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World J Gastroenterol. 2014 Mar 14;20(10):2515-32. doi: 10.3748/wjg.v20.i10.2515.

Hepatic inflammation and progressive liver fibrosis in chronic liver disease.

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Albert J Czaja, Division of Gastroenterology and Hepatology, Mayo Clinic College of Medicine, Rochester, MN 55905, United States.


Chronic liver inflammation drives hepatic fibrosis, and current immunosuppressive, anti-inflammatory, and anti-viral therapies can weaken this driver. Hepatic fibrosis is reversed, stabilized, or prevented in 57%-79% of patients by conventional treatment regimens, mainly by their anti-inflammatory actions. Responses, however, are commonly incomplete and inconsistently achieved. The fibrotic mechanisms associated with liver inflammation have been clarified, and anti-fibrotic agents promise to improve outcomes as adjunctive therapies. Hepatitis C virus and immune-mediated responses can activate hepatic stellate cells by increasing oxidative stress within hepatocytes. Angiotensin can be synthesized by activated hepatic stellate cells and promote the production of reactive oxygen species. Anti-oxidants (N-acetylcysteine, S-adenosyl-L-methionine, and vitamin E) and angiotensin inhibitors (losartin) have had anti-fibrotic actions in preliminary human studies, and they may emerge as supplemental therapies. Anti-fibrotic agents presage a new era of supplemental treatment for chronic liver disease.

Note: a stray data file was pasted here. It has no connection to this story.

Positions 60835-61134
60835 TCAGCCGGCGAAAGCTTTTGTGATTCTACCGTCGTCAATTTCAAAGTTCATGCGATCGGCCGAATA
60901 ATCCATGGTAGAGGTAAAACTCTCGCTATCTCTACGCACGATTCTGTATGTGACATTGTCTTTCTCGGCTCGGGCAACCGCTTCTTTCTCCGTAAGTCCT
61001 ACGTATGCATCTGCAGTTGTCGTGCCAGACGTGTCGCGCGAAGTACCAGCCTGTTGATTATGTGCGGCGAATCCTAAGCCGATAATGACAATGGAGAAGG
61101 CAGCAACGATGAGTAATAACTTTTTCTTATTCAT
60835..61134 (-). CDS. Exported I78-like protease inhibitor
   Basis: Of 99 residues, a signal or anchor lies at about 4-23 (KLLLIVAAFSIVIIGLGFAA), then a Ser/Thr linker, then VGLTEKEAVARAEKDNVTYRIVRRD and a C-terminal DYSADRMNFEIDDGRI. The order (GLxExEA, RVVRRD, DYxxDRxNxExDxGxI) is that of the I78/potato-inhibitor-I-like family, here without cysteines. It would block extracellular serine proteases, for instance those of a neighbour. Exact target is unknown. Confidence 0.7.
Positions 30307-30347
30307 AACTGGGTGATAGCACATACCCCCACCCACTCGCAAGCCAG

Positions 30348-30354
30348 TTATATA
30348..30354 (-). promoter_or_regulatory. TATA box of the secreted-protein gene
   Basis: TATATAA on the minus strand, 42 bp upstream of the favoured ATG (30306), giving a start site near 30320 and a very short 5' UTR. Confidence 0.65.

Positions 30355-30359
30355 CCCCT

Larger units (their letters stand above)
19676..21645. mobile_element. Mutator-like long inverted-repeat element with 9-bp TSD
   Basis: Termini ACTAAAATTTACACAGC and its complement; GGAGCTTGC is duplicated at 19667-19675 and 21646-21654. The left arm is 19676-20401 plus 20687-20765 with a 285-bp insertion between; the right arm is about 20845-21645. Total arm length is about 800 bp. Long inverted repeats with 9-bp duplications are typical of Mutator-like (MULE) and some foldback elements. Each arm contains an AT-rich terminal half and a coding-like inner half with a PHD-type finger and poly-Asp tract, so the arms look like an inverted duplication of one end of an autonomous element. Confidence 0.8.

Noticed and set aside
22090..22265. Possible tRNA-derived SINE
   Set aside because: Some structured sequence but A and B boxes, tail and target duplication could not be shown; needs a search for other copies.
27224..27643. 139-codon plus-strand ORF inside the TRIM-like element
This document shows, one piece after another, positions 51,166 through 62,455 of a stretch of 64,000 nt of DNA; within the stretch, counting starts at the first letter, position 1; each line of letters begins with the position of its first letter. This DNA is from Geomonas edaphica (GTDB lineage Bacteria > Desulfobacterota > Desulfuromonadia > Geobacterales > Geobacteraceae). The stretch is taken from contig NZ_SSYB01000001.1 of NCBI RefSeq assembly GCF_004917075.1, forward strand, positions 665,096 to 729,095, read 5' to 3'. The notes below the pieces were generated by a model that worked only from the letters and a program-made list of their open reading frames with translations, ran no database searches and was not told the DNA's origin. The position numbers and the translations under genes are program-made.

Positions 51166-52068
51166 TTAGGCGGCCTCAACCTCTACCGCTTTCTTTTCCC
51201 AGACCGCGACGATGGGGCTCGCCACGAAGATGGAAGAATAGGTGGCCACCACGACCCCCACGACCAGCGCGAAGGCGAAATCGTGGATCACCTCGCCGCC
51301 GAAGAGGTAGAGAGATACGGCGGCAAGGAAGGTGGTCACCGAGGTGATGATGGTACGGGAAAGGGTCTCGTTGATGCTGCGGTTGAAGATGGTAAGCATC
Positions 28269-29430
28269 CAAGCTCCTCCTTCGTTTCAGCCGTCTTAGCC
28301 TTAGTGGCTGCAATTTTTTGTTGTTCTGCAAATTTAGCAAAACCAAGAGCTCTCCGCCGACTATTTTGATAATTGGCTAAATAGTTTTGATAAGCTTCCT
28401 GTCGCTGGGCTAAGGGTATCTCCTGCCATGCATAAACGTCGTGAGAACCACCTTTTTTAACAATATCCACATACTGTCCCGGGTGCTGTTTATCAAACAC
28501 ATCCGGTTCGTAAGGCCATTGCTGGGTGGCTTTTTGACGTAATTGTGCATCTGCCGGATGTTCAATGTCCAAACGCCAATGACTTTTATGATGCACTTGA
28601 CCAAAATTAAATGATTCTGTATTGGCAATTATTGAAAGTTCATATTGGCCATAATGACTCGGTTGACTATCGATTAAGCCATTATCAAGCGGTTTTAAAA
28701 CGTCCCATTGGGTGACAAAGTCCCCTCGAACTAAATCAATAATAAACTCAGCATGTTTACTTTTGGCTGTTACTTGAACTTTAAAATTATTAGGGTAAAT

Angiotensin receptors; Anti-oxidants; Cirrhosis; Fibrosis; Inflammation; Investigational drugs; Treatment

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